Jeus Humbled Himself

Jeus Humbled Himself

Homily for the Eighteenth Sunday After Pentecost

October 1, 2023

Jeus Humbled Himself

Homily for October 1, 2023

The Eighteenth Sunday After Pentecost

Phil 2:1-13


In this morning’s reading from Paul’s letter to the Philippians, Paul quotes a hymn that is thought to be among the oldest, if not the oldest, material in the New Testament. Paul wrote his letter to the Philippians sometime around the year 60, and scholars believe the hymn Paul cites is older still.  Paul quotes:


Jesus Christ… though he was in the form of God,
did not regard equality with God
as something to be exploited,
but emptied himself,
taking the form of a slave,
being born in human likeness.
And being found inhuman form,
he humbled himself
and became obedient to the point of death--
even death on a cross.


This hymn is important to us today for any number of reasons, not least because it offers a window into whom the earliest Church believed Jesus to be and how we then should live.   Perhaps a helpful way to look through this window is first to look not at what is in the hymn but at what is not in the hymn.  (And here, if you’d like to follow along, maybe find the Bible that is in your pew – we have one per pew – and turn to Philippians.)


For example, nowhere does the hymn mention love, that Jesus loves us. Save for the crucifixion, the hymn does not reference any event from the life of Jesus – no teachings, no stories, no miracles.  The hymn does not mention the Eucharist,which we know the earliest Church practiced; nor does the hymn mention anyone besides Jesus – not Mary nor the disciples nor anyone else.  Though the hymn does speak of what we now call“the Incarnation,” it speaks of it rather obliquely and in the passive – Jesus was “born in human likeness” and was “found in human form.”  Though the hymn mentions crucifixion, the hymn says nothing about resurrection.   And though the hymn talks about Jesus’ dying, the hymn does not attach a “why” for Jesus’ death - the hymn does not connect Jesus’ death to our atonement.


Granted, not every hymn can be about everything, and doctrines such as the Incarnation and atonement are not yet fully nuanced in the earliest years of the church.  But there is much this hymn does not contain.

What the hymn does contain is language about 1) who Jesus is, 2) what Jesus has done, and 3) a call to us as to how we can respond.


1)    Who Jesus is.  Jesus is “in the form of God,” says the hymn, having “equality with God;” and (toward the end) “Jesus… is Lord.”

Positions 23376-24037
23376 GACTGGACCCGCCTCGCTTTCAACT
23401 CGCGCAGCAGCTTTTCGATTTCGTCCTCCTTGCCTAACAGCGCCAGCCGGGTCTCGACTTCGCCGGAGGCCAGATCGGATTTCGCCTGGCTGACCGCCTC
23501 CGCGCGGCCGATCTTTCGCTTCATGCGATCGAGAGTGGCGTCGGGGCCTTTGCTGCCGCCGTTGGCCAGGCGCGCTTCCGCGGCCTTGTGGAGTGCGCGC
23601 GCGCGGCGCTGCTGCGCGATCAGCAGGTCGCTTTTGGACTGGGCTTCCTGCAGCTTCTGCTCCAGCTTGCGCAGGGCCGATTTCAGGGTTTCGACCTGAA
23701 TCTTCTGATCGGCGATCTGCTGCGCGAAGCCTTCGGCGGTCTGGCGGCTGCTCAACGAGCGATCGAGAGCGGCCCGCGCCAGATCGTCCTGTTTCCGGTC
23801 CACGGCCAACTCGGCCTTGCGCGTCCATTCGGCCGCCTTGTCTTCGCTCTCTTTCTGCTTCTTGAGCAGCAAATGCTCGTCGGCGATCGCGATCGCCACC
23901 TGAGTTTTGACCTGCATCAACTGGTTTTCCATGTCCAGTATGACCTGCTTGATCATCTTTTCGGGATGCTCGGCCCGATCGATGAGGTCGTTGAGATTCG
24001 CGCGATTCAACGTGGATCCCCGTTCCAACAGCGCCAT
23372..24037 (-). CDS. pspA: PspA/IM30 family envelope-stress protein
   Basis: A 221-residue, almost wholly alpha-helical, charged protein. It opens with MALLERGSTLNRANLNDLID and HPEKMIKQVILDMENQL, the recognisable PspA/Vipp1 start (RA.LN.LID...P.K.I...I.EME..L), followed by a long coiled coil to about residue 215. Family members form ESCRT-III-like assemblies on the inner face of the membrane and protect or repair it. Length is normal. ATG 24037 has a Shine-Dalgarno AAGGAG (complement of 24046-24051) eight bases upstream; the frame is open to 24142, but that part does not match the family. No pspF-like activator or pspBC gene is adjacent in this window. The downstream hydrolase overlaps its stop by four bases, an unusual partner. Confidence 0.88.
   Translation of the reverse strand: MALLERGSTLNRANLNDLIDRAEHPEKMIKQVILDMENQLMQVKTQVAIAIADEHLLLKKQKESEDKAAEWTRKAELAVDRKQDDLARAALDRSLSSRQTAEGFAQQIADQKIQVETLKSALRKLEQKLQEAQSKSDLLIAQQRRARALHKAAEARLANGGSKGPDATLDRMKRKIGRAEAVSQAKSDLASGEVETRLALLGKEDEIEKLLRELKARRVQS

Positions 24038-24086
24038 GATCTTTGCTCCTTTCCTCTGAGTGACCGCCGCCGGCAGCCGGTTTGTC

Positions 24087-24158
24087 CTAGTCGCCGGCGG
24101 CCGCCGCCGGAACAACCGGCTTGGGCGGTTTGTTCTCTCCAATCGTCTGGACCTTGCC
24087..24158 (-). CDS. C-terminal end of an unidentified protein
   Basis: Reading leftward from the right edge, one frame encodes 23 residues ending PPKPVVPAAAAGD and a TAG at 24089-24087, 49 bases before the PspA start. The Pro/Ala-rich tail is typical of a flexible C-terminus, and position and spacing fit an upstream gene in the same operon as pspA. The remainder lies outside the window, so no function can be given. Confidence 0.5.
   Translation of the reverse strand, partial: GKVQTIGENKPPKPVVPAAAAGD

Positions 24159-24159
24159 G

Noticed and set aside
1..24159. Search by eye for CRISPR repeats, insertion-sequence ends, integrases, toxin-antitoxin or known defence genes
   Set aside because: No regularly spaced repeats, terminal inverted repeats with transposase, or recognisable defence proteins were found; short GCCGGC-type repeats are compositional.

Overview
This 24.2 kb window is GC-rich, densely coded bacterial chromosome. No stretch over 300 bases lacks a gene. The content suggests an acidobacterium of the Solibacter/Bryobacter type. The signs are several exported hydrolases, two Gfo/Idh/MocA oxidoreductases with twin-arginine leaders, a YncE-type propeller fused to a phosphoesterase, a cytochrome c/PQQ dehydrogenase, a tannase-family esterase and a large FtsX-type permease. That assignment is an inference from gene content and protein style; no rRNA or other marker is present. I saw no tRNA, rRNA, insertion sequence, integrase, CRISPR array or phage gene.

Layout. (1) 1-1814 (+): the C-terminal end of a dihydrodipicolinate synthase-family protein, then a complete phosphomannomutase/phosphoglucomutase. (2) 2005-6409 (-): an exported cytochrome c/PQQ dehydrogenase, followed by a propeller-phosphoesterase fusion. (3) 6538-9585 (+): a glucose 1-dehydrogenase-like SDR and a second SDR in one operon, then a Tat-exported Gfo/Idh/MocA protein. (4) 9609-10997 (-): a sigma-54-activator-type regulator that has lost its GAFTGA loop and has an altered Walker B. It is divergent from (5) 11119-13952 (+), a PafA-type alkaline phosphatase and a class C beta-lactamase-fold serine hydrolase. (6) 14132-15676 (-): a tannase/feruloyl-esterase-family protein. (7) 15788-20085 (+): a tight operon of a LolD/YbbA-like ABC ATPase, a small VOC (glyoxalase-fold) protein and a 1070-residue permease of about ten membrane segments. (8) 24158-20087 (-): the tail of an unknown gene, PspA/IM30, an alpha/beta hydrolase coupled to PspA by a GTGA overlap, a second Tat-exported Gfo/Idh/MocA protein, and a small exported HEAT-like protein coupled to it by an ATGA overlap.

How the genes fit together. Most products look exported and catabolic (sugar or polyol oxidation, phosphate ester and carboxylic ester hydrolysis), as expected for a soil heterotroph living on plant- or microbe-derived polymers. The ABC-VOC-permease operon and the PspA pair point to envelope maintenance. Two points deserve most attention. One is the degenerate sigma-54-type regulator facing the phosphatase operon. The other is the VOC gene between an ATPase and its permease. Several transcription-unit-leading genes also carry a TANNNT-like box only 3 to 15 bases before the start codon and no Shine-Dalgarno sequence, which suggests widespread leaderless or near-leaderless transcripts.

2)    What Jesus did.  Jesus “did not regard equality with God as something to be exploited,” but “emptied himself.”  He “took the form of a slave,” and “became obedient to the point of death – even death on a cross.”

3)    What is our response.  Because God has therefore“highly exalted him,” “every knee should bend… and every tongue should confess that Jesus… is Lord.”


According to the hymn, the reason Jesus is worthy of our attention and worship is because he humbled himself.  Here, as we look through the window of this early hymn into the early Church, Jesus was not seen to be attractive so much because of his teaching or because of his miracles or because he rose from the dead or even because he has “saved” us; Jesus was not even seen to be attractive because he loves us.  Rather, Jesus is seen to be worthy of our attention, devotion and worship because he emptied and humbled himself, becoming “obedient to the point of death, even death on across.”


I like this early, shall we say “raw,” form of Christianity not yet cumbered by stories of miracles or resurrection, or by doctrines of the Trinity or substitutionary atonement,stories and doctrines that so many find difficult.  Christ’s appeal – why he is worthy of our attention and indeed devoting our life to – lies in his humility, his willingness to empty himself, to be “obedient to the point of death, even death on a cross.”


As for our response to this passage… Paul is right, I think, to point the Philippians to Christ’s example of humility, telling them to “look not to your own interests, but to the interests of others” and “in humility [to] regard others as better than yourselves.”  For living in Christian community – be it in a parish, in a family, in Trinity House next door –[living in Christian community] is a constant κένωσις (kenosis), or “emptying” of ourselves,  and the call to “take the form of a servant”is ever before us.  And I wonder if – to help keep before us this early, “raw” understanding of who Jesus is apart from later doctrine and teaching, that before anything else Jesus humbled and emptied himself  – [I wonder if,] in places where we wish our community to be more intentionally “Christian,” we might want hang a crucifix to remind us that first and foremost, before anything else, Jesus emptied and humbled himself.  So that, with God’s help, as we are in Christian community, we might indeed have “the same mind be in [us] as was in Christ Jesus,


who, though he was in the form of God,
did not regard equality with God
as something to be exploited,
but emptied himself,
taking the form of a slave…
And… he humbled himself”


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